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-   -   Advice needed 8 month male dominant pup (http://www.germanshepherds.com/forum/training-our-puppy-basic/400258-advice-needed-8-month-male-dominant-pup.html)

loulabelle23 01-22-2014 09:00 PM

Advice needed 8 month male dominant pup
 
Ok so jake is grand working with him hes clamed down sooo much jumps less lol but my problem is his pulling on the lead still took him a walk he nearly took me off my feet tried so many different ways to correct him and hes just not listening I dont enjoy walking him my hands are cut off me with the leather strap if lead tries majority of things we have tried the choke type leads tried rewarding him on a loose lead nothing anyone got any tips or advice whst do they thing of the hati is it would it work for such a dominant dog I was advised a prong collar but the offered as last option thanks xx

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DJEtzel 01-22-2014 09:07 PM

It sounds like, for the most part, you are correcting him for not doing a behavior that he doesn't even know. You can't do that. That causes a lot of other problems.

Start by teaching him what you DO want...


Chip18 01-22-2014 09:37 PM

Never used a clicker myself but to the OP try that or hire a trainer (that's not a yank and crank guy) A prong collar is a tool that is easy to abuse!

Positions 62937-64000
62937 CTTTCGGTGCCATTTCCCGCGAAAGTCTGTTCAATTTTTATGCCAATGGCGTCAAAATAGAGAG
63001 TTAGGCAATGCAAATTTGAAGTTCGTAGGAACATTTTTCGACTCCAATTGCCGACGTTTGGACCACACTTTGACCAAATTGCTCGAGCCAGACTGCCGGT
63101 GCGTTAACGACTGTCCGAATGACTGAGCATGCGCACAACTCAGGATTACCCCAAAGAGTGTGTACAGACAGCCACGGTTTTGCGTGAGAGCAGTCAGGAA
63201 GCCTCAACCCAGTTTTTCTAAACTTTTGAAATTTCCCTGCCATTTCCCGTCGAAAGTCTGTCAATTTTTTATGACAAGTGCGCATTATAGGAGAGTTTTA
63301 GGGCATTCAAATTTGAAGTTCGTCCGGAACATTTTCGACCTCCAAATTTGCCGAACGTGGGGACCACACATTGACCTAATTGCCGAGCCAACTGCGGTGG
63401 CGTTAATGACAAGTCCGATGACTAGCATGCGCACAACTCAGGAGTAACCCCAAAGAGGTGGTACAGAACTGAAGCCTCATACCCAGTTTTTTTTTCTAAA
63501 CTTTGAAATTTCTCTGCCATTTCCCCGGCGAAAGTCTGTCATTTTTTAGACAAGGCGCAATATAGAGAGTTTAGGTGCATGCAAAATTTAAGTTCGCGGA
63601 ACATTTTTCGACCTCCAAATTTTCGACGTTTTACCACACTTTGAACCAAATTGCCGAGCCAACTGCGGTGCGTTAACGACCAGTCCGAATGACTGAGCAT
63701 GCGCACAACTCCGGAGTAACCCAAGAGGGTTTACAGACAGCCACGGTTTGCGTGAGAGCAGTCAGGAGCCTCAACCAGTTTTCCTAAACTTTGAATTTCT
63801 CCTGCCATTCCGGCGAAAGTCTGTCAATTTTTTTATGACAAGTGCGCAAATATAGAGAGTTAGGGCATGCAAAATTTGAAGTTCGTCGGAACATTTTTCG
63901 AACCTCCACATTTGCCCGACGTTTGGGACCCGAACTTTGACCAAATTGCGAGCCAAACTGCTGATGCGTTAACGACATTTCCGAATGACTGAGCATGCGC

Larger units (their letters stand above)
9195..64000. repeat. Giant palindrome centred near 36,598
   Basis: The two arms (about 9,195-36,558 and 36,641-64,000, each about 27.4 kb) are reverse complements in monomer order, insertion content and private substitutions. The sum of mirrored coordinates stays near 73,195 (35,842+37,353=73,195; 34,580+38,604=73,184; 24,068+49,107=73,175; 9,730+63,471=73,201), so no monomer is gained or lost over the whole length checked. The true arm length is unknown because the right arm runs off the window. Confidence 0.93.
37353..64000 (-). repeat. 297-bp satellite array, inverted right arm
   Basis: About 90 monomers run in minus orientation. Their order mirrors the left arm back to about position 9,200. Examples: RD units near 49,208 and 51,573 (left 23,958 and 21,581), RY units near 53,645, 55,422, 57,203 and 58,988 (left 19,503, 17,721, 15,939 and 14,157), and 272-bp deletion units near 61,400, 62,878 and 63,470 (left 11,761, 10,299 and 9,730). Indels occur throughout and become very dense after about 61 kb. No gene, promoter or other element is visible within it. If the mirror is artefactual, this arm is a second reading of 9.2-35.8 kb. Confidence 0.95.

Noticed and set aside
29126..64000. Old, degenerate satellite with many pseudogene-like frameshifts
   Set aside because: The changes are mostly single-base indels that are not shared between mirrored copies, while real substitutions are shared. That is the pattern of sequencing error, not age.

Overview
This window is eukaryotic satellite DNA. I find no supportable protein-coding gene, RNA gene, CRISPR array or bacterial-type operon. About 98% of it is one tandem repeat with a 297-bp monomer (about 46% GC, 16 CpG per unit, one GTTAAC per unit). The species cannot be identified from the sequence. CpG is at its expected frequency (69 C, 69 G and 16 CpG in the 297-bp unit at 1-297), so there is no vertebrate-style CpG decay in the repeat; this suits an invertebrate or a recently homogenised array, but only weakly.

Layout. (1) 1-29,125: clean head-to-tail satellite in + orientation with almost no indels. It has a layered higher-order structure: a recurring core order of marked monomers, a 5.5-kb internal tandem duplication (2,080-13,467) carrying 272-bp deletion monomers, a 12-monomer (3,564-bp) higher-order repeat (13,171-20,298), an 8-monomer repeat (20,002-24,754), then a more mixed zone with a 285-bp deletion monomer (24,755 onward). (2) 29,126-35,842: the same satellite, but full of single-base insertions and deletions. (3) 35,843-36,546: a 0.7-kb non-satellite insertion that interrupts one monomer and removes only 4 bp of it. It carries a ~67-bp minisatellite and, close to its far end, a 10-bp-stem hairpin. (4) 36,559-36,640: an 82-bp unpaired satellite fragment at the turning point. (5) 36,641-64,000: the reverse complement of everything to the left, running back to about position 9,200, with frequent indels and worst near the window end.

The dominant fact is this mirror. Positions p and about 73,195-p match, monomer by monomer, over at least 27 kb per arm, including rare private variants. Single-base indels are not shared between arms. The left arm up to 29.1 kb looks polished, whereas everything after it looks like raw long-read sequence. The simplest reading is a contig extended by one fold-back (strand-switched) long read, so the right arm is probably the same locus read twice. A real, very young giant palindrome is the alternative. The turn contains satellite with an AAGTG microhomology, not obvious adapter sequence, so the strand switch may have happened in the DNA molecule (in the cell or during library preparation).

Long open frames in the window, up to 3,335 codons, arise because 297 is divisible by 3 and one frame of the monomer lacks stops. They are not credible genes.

I used one on my first dog and out of my three the one that I used the prong collar on was the only one that never walked a loose leash worth a crap! :) No leash fine but not a loose leash.


Here's another option,

You could scan around You tube yourself fine something you like and come here for a second opinion. ;)

xtramile 01-22-2014 09:41 PM

This is something we have tried and it is working rally well so far. Take something that your dog has a lot of drive for, in our case it is a ball. we got a ball on a rope and would drape it over my right shoulder while he is sitting at my left hand side. If, like you said he is not jumping up a lot anymore and he knows that to get what he wants he has to get it through you then he should just stare straight at you/the ball. Do a couple sessions on rewarding him for being in this position (several times a day, for about five days). If need be keep a short lead on him to prevent slip ups for the first few sessions. Then slowly start taking a few steps and gradually ease it to very short walks with frequent rewards and a light hand on corrections.

Do a fair amount of research on proper use of prong collars and determine if it is right for your dog or not.With a gentle hand it has improved our walks a lot and allowed us to better communicate with our boy. By no means am I a proven reference, just sharing what has worked for us.

On a side note, I do not know your dog and have not read your previous posts, but it sounds like you do not have a "dominant" dog. Just a high energy high drive dog. From what I understand truly dominant dogs are rare and require professional training almost 100% of the time. They do not do anything they do not think they should, are constantly making attempts to "climb the ladder" and can be difficult to even live with.

Chip18 01-22-2014 09:46 PM

Quote:

Originally Posted by xtramile (Post 4886714)